Keeping up with Digital Healthcare & what Consumers want

My love of Infographics continues unabated!

Behold, a  summary of the 2013 National Market Insights Survey compiled in 2013 by National Research Corporation, the largest online healthcare consumer survey in the US.

It’s an infographic that says so much… .. about much…about Patient or User Preferences, the impact of Social Media on Health Care & what the future may have in store (hopefully) based on our ever growing use of smartphones, computers and social media. It’s leading to more of us becoming more engaged in our own healthcare and sharing our experiences good and bad with others. It’s about the age of “Customer Centric” health care. Providers necessarily, have to catch up to what we are looking for in a hurry; most are lagging behind our expectations.


From National Research Corporation a Checkup on the State of Digital HealthCare

From National Research Corporation a Checkup on the State of Digital HealthCare

The value & benefits of a Future with mhealth

Nice infographic from the future …

The future of mHealth from eClinicalWorks (a leader in ambulatory clinical solutions, dedicated to technology) eClinicalWorks surveyed 2,291 healthcare professionals including 649 physicians in the US in January 2013

From Technorati Media-What Doctors wish they could do remotely

From Technorati Media-What Doctors wish they could do remotely

Good News: 5 Second Rule may not be a myth

So says new research. The 5-second rule where if food is retrieved within 5 seconds of being dropped on the floor, it is safe to eat because there has not been enough time for bacteria to contaminate it, may not be a myth after all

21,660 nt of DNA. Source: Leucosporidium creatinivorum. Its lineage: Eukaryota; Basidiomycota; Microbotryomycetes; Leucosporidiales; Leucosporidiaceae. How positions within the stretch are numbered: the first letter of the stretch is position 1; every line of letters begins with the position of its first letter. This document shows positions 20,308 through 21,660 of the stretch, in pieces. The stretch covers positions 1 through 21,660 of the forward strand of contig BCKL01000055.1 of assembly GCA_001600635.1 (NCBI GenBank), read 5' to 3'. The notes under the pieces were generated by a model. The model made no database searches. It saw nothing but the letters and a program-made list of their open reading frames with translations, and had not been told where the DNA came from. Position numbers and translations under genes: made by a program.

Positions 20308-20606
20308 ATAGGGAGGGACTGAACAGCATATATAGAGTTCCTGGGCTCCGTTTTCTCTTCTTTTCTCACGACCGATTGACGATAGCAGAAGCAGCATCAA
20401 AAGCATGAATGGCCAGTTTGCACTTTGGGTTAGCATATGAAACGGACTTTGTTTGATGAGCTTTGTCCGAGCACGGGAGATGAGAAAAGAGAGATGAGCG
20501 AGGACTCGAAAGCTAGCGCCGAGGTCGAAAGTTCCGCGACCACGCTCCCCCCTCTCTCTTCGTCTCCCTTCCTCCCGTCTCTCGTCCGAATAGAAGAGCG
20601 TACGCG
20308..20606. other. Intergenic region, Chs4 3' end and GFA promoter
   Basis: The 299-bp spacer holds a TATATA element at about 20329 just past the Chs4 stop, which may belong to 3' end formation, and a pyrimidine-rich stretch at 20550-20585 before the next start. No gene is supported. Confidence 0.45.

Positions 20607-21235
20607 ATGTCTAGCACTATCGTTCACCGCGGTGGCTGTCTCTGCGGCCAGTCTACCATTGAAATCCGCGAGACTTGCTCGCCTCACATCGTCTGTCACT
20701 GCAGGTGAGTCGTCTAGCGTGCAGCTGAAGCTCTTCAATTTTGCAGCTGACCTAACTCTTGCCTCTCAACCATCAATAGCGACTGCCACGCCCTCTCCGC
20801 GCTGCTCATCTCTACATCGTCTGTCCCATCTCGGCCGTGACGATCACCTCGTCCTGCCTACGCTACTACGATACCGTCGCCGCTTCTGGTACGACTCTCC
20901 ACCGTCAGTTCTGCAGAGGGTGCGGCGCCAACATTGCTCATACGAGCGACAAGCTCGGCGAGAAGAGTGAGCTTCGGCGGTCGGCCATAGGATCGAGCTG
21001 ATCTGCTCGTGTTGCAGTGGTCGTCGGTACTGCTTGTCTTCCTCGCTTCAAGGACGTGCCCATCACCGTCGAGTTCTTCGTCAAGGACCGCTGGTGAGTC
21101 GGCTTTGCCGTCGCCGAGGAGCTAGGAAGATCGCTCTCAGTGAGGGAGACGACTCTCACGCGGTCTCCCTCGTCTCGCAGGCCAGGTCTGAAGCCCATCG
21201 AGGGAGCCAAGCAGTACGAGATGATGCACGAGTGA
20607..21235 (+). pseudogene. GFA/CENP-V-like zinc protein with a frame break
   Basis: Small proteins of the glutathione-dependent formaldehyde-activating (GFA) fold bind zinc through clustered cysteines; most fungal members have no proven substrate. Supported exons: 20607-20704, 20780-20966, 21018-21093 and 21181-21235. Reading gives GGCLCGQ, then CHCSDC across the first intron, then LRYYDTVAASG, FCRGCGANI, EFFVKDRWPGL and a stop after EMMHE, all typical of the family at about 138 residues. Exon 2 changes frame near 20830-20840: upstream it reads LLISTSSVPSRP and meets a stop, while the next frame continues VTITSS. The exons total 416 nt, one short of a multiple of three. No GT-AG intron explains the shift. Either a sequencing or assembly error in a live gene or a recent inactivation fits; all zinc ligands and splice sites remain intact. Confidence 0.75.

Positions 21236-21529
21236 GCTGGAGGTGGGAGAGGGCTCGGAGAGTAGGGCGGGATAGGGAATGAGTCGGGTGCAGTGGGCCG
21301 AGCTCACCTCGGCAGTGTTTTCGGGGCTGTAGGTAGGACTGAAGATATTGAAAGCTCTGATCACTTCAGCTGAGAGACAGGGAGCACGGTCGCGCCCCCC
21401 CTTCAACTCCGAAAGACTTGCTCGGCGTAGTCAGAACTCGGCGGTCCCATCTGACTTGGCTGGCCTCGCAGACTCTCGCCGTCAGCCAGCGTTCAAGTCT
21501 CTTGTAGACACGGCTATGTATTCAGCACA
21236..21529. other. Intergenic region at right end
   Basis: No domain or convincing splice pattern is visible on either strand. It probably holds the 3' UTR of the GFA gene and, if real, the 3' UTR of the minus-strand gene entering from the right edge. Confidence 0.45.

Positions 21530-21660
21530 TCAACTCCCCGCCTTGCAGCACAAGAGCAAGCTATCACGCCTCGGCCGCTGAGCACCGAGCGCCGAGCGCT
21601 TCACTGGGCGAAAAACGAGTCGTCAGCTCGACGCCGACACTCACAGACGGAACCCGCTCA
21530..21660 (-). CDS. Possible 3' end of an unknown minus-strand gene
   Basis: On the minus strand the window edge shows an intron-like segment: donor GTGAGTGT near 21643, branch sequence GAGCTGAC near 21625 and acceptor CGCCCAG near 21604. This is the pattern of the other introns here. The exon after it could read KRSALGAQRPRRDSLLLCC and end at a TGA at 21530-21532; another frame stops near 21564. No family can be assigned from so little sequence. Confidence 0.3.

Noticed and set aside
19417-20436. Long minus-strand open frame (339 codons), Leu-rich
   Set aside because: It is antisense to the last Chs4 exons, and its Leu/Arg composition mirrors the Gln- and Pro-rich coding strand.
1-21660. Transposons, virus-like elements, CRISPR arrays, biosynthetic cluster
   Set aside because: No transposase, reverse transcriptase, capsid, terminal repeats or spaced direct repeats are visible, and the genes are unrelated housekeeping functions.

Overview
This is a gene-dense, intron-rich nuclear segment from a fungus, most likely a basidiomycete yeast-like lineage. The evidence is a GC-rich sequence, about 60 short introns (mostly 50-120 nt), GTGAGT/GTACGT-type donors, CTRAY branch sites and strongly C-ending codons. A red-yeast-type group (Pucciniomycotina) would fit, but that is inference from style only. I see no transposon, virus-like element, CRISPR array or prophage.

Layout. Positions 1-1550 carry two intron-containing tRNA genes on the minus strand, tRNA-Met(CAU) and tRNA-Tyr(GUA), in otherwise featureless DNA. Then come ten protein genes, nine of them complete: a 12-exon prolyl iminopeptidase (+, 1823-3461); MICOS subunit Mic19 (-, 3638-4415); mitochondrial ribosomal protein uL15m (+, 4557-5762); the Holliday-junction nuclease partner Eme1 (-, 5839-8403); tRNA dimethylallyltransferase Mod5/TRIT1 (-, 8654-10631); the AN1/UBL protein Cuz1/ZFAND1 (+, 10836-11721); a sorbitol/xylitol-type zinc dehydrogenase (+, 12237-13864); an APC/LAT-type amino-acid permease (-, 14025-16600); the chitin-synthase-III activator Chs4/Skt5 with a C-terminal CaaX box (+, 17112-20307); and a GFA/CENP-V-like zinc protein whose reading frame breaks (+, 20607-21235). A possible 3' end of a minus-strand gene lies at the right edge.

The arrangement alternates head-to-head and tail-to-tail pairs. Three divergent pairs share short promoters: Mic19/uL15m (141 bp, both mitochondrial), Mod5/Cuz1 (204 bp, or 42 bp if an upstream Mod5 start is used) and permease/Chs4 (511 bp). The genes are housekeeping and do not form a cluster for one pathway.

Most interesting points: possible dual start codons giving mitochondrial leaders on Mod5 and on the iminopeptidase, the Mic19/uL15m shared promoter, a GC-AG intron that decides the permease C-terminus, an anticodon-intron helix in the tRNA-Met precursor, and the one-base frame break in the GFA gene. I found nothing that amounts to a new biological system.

The 5 second rule for dropped food may not be a myth Professor Anthony Hilton of Aston University (UK) assessed the transfer of common bacteria (Escherichia coli and Staphylococcus aureus) between different floor types (carpet, laminate, tile) and foods(toast, pasta, biscuits and sticky candy) for varying lengths of time (between 3 and 30 seconds)

Results of the analysis revealed:

  • The time is a significant factor in how much bacteria is transferred – the longer food is left on the floor, the more bacteria it picks up
  • The type of floor surface matters as far as the amount of bacteria transferred-less likely with carpet and most likely with laminate or tile

“Consuming food dropped on the floor still carries an infection risk as it very much depends on which bacteria are present on the floor at the time. However, the findings of this study will bring some light relief to those who have been employing the 5-second rule for years, despite a general consensus that it is purely a myth.”                                    So Said Professor Hilton

This is also good news because as part of the study participants were asked if they had eaten food dropped on the floor.

Our study showed that a surprisingly large majority of people (87%) are happy to consume dropped food, with women the most likely to do so (55%). But they are also more likely to follow the 5 second rule (81%), which our research has shown to be much more than an old wives’ tale.”